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    power punching and pressure testing

    Michael W Wright
    Michael W Wright

    Posts : 128
    Join date : 2008-08-04
    Location : Glasgow/London

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    Post by Michael W Wright on Mon Jan 04, 2010 3:48 pm

    Its a good post Martyn, I see where you are coming from.

    The only caution I would raise is that any art, sport or "reality based", only offers an individual the tools. If the individual doesn't have the intelligence or experience to understand how to employ those tools, then that is not the fault of the art. Hence why I said the difference between sport and street is the individual.

    Every art requires a certain degree of personal adaptation to make it work. In my experince over the last 18 years, through all the many arts I have studied, the one that requires the least adaptation to knock someone on their arse, is Boxing.

    That's just my experience, each to their own.
    Al Peasland
    Al Peasland

    Posts : 1051
    Join date : 2008-06-15
    Location : Northampton

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    Post by Al Peasland on Mon Jan 04, 2010 4:59 pm

    A great thread guys and thanks to all for your posts and insights. Some great people all linked by one thread - a pleasure to be part of

    One thing that jumps out for me, and something I'd like to ask Dennis is as follows:-

    Do you feel that you need to have the traditional background, with all those years training in traditional styles, learning , dare I say, "conventional" ways of punching, in order to be able to make the more "street-based" style of punching more effective.

    For example, I too am originally from a Shotokan background, with alot of Boxing thrown in. I've combined this training with pre-emptive striking training, working from no-guard positions, defensive hand position, short range and long range, etc etc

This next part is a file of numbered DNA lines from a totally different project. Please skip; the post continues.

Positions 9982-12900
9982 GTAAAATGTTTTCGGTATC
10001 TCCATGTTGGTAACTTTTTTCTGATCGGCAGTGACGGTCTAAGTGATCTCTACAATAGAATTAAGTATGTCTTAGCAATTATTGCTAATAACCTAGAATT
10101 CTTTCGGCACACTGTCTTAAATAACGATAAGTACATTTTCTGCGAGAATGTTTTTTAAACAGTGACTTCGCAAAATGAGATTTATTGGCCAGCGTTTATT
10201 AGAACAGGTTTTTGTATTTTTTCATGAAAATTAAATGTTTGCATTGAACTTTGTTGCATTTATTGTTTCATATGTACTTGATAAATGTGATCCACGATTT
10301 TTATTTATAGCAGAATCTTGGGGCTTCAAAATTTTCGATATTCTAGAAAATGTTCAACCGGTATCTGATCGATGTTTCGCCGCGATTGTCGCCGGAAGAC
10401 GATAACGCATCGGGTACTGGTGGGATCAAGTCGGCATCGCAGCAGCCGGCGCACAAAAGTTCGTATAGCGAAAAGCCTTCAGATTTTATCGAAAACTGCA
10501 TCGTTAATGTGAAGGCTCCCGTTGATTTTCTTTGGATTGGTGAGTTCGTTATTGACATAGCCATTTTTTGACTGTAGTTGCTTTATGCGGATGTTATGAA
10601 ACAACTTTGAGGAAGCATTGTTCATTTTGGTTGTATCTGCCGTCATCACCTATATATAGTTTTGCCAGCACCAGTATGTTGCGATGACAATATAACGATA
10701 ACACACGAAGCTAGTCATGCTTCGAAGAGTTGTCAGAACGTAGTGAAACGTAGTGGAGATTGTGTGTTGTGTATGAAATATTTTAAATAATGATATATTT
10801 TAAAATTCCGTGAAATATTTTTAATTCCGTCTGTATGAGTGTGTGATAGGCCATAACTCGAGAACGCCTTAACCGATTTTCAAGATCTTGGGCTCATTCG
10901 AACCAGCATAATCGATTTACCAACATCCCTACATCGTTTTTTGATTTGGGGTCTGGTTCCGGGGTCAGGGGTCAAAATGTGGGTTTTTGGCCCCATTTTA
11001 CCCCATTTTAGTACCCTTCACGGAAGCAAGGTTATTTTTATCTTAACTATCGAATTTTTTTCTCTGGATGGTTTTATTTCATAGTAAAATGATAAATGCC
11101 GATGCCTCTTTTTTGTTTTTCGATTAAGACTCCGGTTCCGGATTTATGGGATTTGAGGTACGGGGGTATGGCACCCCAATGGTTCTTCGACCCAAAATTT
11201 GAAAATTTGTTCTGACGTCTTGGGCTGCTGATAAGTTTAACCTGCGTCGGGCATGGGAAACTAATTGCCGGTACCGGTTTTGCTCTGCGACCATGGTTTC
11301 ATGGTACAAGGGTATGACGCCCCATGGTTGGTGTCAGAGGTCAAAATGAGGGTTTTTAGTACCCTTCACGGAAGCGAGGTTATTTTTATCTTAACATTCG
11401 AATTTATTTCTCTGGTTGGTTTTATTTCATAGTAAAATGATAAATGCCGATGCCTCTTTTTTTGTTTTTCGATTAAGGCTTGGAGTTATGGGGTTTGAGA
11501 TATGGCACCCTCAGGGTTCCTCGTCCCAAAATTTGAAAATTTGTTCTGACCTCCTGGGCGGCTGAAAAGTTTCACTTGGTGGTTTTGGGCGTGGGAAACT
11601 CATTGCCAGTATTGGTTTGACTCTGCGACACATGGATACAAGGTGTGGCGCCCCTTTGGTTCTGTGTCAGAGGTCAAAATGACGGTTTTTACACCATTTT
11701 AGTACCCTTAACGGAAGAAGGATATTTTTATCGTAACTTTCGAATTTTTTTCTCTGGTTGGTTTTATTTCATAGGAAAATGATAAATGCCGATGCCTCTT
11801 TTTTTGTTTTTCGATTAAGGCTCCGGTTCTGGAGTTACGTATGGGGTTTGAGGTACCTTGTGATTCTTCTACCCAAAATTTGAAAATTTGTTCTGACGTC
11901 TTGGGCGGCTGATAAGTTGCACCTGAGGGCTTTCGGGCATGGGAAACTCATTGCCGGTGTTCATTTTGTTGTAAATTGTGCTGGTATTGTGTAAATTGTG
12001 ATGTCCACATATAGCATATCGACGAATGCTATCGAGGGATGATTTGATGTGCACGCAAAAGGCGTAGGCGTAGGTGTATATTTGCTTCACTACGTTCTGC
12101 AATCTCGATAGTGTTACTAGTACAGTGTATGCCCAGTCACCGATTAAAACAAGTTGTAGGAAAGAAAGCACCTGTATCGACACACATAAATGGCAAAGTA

Working the doors for many years too, I soon found what worked, what didn't, what I could get away with and what would most likely result in my getting a hiding instead.

    However, even when I drop my guard, work at "jumping" through the target, using advanced footwork to travel during the punch, or when I work very short range, restrictive style training, there are still attributes within my punching technique that I can directly relate back to the many many hours training in the traditional arts (Boxing and Karate, to name the main ones for this topic)

    The Karate taught me massive Kimae and focus on the end of the punch. It taught me how to channel emotive aggression and intent into a single technique. The Boxing taught me how to be more relaxed, how to manipulate angular punching, etc.
    These things plus many more were honed during the traditional training and come as a freebie when I then work pre-emptive striking.

    So, can someone then come along and develop your power in this style of punching without having some mileage in the Boxing or other punching arts first?

    My concern would be people just seeing the gross movements here with the technique, and not appreciating that there is alot more going on to complete these techniques that may go unseen to the untrained.

    I hope my ramblings make sense.

    Thanks again for contributing Wink
    Peter Skillen
    Peter Skillen

    Posts : 612
    Join date : 2008-06-16
    Location : Loughborough

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    Post by Peter Skillen on Mon Jan 04, 2010 6:20 pm

    Makes sense to me Al. there is one commen agreement here and thats expearience is the biggest factor when deciding what punch to throw but instinct should prevail.

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